Abstract

"The leaching process for the extraction of silver are comparatively modern, being introduced in 1849. They belong to a period in which the metallurgist has brought to his aid knowledge derived from chemical research. Under favorable circumstances leaching procedures process many advantages over amalgamation or smelting. For successful use the ores treated for silver must not contain large per cents of lead, zinc, antimony or arsenic. The objections to these bodies will be named later on. When silver is extracted by smelting or amalgamation, a costly plant is necessary, which requires constant repair and in time wear out and be replaced, while on the other hand a plant for leaching is cheap. The roasting furnaces need not be of a very expensive type, the leaching tubs, being made of wood, are cheap and for the most part, low priced labor. The reagents used made be used again and again, as the loss is very small. These processes have one disadvantage, they must be constantly watched by an expert and continual assays must be made to see that there is no loss of silver. The reactions are soon learned by the workers.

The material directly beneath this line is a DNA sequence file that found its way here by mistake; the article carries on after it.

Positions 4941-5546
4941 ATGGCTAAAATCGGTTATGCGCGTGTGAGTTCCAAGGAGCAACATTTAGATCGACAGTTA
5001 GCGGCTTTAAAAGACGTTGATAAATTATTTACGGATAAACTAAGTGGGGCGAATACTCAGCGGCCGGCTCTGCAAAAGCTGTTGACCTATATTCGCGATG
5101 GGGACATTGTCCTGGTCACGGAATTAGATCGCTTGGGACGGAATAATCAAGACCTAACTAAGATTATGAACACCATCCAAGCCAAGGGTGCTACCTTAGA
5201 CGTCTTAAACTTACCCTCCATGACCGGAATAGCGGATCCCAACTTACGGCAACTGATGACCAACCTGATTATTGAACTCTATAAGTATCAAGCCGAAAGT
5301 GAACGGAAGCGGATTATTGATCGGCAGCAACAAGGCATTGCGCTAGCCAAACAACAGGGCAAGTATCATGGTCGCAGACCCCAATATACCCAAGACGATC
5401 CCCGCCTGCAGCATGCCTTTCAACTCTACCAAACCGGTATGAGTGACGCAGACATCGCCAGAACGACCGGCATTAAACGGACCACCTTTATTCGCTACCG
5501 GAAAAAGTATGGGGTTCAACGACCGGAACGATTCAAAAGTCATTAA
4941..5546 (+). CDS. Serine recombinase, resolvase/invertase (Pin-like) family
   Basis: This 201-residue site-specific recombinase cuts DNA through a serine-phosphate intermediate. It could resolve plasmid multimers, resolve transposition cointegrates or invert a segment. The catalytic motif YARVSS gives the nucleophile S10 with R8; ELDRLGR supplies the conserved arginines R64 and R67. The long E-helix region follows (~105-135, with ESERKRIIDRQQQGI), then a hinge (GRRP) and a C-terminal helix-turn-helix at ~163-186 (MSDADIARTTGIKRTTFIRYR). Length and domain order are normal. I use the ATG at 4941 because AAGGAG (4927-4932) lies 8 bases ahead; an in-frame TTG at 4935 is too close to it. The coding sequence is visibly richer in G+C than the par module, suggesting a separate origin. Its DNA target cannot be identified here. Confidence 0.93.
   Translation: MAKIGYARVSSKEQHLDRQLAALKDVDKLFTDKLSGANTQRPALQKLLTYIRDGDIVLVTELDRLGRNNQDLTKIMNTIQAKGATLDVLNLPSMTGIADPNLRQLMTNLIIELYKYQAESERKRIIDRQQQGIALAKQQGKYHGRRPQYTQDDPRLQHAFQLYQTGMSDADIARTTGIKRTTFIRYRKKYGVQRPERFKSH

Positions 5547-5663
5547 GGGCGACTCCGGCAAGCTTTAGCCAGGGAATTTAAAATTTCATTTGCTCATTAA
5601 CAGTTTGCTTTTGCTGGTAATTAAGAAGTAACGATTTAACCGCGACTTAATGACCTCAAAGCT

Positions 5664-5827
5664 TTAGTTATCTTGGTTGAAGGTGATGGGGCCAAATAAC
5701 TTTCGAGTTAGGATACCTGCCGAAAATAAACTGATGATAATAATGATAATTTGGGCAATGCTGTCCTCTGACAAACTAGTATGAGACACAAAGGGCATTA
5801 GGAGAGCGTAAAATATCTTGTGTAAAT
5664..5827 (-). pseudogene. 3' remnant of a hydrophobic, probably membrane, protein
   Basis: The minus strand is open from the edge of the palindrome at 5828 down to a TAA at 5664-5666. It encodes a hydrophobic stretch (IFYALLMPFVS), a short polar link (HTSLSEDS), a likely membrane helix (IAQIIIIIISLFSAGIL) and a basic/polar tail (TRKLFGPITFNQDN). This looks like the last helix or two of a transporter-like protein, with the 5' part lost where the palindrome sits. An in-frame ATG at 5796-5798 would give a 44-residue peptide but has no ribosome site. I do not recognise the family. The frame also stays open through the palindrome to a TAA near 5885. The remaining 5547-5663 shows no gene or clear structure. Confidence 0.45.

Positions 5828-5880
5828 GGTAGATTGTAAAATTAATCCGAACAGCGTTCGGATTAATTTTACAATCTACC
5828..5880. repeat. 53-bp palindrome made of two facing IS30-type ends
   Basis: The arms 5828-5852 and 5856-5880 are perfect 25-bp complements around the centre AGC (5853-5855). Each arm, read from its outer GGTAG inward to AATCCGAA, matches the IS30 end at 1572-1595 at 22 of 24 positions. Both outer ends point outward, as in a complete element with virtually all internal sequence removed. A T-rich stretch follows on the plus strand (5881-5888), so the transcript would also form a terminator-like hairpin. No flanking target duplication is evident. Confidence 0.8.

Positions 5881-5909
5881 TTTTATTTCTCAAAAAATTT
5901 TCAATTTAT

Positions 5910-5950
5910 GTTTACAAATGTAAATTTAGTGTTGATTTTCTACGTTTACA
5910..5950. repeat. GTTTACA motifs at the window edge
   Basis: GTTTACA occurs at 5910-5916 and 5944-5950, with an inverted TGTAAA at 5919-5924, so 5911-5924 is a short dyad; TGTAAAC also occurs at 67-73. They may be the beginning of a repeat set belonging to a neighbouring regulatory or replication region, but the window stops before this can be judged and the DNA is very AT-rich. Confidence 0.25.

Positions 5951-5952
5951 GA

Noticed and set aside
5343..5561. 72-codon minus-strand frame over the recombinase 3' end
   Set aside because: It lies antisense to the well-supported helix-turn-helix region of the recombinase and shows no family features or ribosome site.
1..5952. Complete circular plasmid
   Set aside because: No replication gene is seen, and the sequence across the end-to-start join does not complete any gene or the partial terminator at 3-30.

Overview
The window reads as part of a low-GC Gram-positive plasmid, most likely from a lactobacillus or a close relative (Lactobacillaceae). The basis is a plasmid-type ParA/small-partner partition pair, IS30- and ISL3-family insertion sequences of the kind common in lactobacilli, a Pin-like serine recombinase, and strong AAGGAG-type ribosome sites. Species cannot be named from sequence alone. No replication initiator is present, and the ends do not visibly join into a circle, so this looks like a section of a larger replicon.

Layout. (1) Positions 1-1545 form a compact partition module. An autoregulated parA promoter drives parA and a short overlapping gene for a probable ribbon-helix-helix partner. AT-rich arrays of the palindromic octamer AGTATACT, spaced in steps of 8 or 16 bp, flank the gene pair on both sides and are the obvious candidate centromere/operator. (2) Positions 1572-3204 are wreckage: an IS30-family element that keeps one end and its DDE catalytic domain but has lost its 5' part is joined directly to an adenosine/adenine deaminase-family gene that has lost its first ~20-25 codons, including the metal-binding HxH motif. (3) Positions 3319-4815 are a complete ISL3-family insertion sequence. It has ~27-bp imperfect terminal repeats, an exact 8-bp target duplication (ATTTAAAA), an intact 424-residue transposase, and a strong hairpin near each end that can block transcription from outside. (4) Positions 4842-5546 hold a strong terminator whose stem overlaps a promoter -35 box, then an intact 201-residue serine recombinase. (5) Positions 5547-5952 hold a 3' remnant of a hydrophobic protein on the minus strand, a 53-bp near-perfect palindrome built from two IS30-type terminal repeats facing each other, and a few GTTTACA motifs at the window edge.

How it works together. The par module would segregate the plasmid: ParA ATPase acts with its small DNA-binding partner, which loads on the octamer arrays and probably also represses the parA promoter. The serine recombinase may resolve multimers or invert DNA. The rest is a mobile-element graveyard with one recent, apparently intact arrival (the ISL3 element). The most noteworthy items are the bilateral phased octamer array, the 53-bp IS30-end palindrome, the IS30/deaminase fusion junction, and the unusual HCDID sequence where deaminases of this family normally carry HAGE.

Leaching process may be divided into two classes; (1) Converting silver to chloride and dissolving (2) Converting the silver to a salt soluable in water. Under the first class fall Augustin process and Van Patera’s process. Augustin converts the silver to chloride then leaches out the silver, chloride by a hot and strong solution of common salt. Van Patera leaches out the silver, chloride by hyposulphite of soda. Under the second class falls Ziervogel’s process. In this process the silver is converted to silver sulphate and water is used for leaching.

On account of lead, antimony, and arsenic being frequently associated with silver, ores, wet methods are not extensively used and in most cases (when used) are applied to extraction of silver from a matt."

Department(s)

Mining and Nuclear Engineering

Degree Name

Professional Degree in Mining Engineering

Publisher

Missouri School of Mines and Metallurgy

Publication Date

1885

Pagination

34 pages

Rights

© 1885 Phil VanFrank, All rights reserved.

Document Type

Thesis - Open Access

File Type

text

Language

English

Library of Congress Subject Headings

Leaching
Silver -- Metallurgy

Thesis Number

T 9

Print OCLC #

5915555

Electronic OCLC #

256479752

Comments

Phil VanFrank determined to be Philip R. VanFrank from "1874-1990 MSM-UMR Alumni Directory".

Holograph [Handwritten and illustrated in entirety by author].

Download includes a transcription of this handwritten thesis.

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